Type:
Article
Language:
en
Keywords:
colorectal cancer; physical activity; systematic review; meta-analysis; colon cancer; rectal cancer
ISSN:
1462-8910; 1463-1318
Rights:
Subject to restrictions, author can archive post-print (ie final draft post-refereeing). For full details see http://www.sherpa.ac.uk/romeo/ [Accessed 11/02/2010]
Citation Count:
3 [Scopus, 11/02/2010]

Full metadata record

DC FieldValue Language
dc.contributor.authorHarriss, D. J. (David)en
dc.contributor.authorAtkinson, G. (Greg)en
dc.contributor.authorBatterham, A. M. (Alan)en
dc.contributor.authorGeorge, K. P. (Keith)en
dc.contributor.authorCable, N. T. (Tim)en
dc.contributor.authorReilly, T. P. (Thomas)en
dc.contributor.authorHaboubi, N. J. (Najib)en
dc.contributor.authorRenehan, A. G. (Andrew)en
dc.date.accessioned2010-02-11T14:12:35Z-
dc.date.available2010-02-11T14:12:35Z-
dc.date.issued2009-01-
dc.identifier.citationColorectal Disease; 11 (7): 689-701en
dc.identifier.issn1462-8910-
dc.identifier.issn1463-1318-
dc.identifier.doi10.1111/j.1463-1318.2009.01767.x-
dc.identifier.urihttp://hdl.handle.net/10149/91861-
dc.description.abstractObjective: Increased physical activity may decrease the risk of colorectal cancer. As a prerequisite to the determination of lifestyle attributable risks, the authors performed a systematic review and meta-analysis of prospective observational studies to quantify gender-specific risk associated with increased leisure-time physical activity (LT-PA). Method: The authors searched MEDLINE and EMBASE (to December 2007), and other sources, selecting reports based on strict inclusion criteria. They used random-effects meta-analyses to estimate summary risk ratios (RR) and 95% confidence intervals (95% CI) for uppermost vs lowermost categories of physical activity. To investigate dose–response, the authors explored risks ratios as a function of cumulative percentiles of physical activity distribution. Results: Fifteen datasets from 14 articles, including 7873 incident cases, were identified. For colon cancer, there were inverse associations with LT-PA for men (RR: 0.80; 95% CI: 0.67–0.96) and women (0.86; 0.76–0.98). LT-PA did not influence risk of rectal cancer. The dose–response analysis was consistent with linear pattern reductions in risk of colon cancer in both genders. There was evidence of moderate between-study heterogeneity but summary estimates were broadly consistent across potential confounding factors. Conclusion: Increased LT-PA is associated with a modest reduction in colon but not rectal cancer risk; a risk reduction, which previously may have been overstated. LT-PA only interventions in public health cancer prevention strategies are unlikely to impact substantially on colorectal cancer incidences.en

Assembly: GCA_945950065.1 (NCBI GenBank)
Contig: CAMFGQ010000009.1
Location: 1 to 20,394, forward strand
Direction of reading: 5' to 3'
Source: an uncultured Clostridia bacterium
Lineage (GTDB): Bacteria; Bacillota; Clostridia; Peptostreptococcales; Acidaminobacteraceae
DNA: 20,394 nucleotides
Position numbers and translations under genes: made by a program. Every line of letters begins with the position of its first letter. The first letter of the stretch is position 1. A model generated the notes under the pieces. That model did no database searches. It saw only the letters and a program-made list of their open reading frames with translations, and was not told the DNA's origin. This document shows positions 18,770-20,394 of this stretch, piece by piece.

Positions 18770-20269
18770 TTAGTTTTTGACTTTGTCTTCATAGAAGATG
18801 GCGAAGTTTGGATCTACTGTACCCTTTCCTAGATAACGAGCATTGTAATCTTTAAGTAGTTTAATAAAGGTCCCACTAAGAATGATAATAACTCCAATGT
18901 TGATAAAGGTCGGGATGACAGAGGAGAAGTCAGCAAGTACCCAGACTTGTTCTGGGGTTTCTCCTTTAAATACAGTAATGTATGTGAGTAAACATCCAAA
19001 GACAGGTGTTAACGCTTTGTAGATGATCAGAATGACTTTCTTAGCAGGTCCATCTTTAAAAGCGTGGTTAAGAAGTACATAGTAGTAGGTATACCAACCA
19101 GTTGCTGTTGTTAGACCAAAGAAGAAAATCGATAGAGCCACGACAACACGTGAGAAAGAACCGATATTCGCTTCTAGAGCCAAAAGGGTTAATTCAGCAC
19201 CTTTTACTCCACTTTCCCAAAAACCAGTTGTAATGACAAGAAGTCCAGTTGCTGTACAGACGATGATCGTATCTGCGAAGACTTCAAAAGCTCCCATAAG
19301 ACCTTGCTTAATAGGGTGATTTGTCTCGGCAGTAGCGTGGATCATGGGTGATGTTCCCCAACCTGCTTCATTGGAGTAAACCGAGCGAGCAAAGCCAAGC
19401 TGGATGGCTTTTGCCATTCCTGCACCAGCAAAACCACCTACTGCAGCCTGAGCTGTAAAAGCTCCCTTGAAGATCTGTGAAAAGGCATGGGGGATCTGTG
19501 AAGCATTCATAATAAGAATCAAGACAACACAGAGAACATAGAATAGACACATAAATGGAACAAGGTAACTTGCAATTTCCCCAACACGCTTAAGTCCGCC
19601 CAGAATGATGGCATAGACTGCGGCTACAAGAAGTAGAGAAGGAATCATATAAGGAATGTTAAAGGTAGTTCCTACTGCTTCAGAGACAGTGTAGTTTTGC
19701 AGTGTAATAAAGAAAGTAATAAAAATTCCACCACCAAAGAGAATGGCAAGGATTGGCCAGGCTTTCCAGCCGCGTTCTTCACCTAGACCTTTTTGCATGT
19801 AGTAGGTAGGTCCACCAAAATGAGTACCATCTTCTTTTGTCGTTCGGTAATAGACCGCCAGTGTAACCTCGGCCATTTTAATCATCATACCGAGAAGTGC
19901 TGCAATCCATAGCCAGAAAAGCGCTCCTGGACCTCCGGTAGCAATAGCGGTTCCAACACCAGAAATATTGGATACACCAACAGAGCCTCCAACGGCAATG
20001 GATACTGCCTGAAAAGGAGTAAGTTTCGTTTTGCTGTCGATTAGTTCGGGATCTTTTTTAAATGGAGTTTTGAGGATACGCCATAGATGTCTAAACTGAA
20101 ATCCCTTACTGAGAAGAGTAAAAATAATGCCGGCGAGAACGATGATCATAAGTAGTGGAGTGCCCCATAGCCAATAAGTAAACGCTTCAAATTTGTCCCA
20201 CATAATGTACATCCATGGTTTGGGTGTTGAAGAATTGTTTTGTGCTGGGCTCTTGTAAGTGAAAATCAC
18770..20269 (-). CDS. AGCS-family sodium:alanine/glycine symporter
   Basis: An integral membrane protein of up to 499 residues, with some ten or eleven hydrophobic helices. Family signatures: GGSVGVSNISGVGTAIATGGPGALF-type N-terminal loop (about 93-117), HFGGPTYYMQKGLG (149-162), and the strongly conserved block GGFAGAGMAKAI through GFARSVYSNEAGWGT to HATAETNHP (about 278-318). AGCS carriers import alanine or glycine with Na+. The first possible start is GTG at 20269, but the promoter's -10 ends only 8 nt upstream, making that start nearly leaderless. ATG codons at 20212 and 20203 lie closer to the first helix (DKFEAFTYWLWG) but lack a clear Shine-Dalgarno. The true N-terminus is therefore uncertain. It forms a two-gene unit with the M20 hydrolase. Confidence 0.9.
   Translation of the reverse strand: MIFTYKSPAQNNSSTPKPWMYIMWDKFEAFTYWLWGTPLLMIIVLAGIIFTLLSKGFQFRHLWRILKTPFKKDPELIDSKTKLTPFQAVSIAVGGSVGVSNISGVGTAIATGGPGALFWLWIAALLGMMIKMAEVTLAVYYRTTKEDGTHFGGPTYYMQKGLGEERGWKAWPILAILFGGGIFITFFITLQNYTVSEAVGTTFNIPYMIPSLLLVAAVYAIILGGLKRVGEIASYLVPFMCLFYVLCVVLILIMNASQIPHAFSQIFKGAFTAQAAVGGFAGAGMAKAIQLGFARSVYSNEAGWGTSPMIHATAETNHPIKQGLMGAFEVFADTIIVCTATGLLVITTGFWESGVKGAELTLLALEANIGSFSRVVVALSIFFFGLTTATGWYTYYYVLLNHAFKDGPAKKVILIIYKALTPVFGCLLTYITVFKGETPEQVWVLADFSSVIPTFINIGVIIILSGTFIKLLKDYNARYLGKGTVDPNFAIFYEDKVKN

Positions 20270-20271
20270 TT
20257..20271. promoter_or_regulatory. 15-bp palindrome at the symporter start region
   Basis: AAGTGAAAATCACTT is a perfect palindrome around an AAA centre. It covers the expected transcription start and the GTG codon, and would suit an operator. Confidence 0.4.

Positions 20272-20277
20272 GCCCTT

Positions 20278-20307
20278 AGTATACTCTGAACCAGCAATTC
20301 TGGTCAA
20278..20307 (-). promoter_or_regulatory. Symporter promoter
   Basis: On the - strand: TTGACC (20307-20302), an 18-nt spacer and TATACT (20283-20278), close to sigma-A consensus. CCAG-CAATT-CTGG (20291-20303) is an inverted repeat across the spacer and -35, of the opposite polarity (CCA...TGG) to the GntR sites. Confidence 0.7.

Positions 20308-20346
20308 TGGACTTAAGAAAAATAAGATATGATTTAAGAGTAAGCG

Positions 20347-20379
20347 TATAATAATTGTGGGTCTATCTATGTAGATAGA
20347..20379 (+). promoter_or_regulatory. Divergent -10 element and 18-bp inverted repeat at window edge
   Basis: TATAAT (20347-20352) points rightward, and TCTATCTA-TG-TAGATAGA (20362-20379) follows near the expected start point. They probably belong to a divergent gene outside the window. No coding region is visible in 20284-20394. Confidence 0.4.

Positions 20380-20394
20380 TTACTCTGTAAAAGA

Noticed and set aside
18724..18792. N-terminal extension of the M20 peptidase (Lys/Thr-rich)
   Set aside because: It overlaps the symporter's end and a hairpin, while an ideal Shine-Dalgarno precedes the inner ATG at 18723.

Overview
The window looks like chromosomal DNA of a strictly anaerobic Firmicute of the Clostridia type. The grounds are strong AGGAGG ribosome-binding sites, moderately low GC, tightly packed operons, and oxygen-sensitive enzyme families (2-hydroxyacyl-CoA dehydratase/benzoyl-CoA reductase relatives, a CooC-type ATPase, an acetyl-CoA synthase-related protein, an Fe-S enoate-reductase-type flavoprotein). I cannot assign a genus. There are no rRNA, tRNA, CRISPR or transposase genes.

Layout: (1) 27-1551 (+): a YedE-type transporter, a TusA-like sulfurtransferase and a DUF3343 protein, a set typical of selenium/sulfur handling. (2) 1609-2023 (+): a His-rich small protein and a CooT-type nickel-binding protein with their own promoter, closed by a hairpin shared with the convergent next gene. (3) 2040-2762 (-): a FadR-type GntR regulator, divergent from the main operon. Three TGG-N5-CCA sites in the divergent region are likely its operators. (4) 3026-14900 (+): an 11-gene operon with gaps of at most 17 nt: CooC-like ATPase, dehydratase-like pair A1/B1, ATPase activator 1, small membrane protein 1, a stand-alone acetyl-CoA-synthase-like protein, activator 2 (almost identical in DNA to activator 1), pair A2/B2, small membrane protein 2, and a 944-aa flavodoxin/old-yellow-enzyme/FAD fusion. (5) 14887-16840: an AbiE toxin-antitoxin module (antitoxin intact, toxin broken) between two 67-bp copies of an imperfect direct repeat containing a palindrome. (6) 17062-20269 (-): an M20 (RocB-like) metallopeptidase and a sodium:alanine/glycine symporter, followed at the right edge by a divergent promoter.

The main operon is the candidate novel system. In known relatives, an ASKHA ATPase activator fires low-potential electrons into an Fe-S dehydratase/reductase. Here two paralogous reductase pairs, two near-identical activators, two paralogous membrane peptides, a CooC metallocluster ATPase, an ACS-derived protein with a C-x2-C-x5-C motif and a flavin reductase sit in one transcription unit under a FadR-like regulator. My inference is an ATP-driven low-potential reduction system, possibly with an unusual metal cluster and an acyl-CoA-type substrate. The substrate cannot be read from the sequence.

dc.language.isoenen
dc.publisherWiley-Blackwellen
dc.rightsSubject to restrictions, author can archive post-print (ie final draft post-refereeing). For full details see http://www.sherpa.ac.uk/romeo/ [Accessed 11/02/2010]en
dc.subjectcolorectal canceren
dc.subjectphysical activityen
dc.subjectsystematic reviewen
dc.subjectmeta-analysisen
dc.subjectcolon canceren
dc.subjectrectal canceren
dc.titleLifestyle factors and colorectal cancer risk (2): a systematic review and meta-analysis of associations with leisure-time physical activityen
dc.typeArticleen
dc.contributor.departmentUniversity of Teesside. Health and Social Care Institute.en
dc.identifier.journalColorectal Diseaseen
ref.citationcount3 [Scopus, 11/02/2010]en
or.citation.harvardHarriss, D. J. et al. (2009) 'Lifestyle factors and colorectal cancer risk (2): a systematic review and meta-analysis of associations with leisure-time physical activity', Colorectal Disease, 11 (7), pp.689-701.-